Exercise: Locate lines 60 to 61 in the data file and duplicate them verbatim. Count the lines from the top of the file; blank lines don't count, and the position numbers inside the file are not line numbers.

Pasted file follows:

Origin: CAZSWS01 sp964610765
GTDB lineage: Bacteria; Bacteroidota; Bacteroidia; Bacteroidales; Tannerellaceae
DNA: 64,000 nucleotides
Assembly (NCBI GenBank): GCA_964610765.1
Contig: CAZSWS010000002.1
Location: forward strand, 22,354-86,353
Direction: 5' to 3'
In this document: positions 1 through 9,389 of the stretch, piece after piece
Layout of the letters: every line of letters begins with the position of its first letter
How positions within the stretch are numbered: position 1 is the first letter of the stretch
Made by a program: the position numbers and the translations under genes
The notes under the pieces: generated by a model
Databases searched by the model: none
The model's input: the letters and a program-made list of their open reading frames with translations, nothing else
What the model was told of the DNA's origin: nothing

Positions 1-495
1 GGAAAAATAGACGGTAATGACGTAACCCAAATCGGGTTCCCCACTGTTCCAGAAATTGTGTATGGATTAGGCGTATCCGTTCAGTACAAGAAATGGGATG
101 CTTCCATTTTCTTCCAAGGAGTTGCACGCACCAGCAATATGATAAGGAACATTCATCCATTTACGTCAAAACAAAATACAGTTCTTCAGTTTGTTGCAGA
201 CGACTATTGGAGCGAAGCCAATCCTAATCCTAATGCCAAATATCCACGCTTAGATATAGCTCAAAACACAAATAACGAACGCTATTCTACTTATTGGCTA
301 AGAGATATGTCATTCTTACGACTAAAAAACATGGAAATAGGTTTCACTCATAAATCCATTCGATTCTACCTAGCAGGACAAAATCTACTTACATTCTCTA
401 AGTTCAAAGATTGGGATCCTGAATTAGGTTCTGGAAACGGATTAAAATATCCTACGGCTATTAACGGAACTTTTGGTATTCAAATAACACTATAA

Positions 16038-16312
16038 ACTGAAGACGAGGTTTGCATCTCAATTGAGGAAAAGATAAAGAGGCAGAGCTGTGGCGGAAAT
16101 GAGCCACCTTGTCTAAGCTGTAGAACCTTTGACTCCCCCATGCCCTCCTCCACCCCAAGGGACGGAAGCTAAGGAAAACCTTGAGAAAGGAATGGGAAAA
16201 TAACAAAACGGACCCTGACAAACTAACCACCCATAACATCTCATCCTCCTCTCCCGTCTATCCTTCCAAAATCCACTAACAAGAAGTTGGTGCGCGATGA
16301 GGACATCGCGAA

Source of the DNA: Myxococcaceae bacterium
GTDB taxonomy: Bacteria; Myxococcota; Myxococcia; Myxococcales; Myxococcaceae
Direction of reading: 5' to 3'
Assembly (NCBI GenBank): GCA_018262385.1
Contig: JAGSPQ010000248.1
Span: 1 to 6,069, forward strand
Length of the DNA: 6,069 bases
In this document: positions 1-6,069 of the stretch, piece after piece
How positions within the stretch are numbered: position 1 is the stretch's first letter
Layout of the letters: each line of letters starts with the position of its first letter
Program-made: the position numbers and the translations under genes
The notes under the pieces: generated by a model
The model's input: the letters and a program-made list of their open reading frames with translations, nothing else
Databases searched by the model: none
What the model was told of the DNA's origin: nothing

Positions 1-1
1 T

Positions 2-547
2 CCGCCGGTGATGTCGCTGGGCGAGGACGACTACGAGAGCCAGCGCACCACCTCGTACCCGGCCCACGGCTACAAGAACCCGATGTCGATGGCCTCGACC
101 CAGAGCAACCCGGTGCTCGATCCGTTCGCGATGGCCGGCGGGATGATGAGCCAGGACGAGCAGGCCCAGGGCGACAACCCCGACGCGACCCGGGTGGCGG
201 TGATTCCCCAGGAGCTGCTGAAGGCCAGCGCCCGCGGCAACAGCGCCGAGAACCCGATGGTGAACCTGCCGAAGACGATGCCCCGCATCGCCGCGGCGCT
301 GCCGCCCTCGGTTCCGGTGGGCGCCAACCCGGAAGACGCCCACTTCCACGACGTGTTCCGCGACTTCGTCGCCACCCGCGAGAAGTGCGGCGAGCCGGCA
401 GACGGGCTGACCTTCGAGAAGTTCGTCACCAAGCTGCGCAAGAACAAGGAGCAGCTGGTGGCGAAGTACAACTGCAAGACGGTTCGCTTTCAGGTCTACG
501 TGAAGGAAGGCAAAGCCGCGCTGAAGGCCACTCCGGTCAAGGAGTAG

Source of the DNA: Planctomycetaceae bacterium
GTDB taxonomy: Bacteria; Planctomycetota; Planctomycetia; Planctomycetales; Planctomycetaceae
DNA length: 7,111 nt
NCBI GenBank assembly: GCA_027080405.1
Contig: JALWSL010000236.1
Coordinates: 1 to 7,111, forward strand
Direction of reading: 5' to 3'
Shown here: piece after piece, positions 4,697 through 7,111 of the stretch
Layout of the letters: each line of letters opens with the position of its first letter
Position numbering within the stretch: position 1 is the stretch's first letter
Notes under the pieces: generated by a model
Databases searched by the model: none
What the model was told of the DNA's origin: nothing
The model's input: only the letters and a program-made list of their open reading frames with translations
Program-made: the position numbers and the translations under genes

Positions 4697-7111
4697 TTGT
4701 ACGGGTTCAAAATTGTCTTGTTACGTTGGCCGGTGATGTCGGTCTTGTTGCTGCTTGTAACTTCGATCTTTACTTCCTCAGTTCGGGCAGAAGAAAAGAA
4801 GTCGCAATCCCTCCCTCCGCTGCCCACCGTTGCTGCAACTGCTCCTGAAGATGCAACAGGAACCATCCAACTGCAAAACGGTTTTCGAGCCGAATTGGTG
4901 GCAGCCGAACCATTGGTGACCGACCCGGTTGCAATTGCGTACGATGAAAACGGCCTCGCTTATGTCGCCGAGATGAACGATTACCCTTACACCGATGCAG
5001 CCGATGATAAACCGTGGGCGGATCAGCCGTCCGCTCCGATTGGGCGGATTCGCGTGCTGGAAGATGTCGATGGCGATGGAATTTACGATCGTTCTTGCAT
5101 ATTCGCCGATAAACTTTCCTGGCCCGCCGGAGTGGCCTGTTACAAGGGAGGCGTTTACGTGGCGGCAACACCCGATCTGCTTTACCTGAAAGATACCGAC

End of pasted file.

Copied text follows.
Position numbering within the stretch: position 1 is the stretch's first letter
Notes under the pieces: generated by a model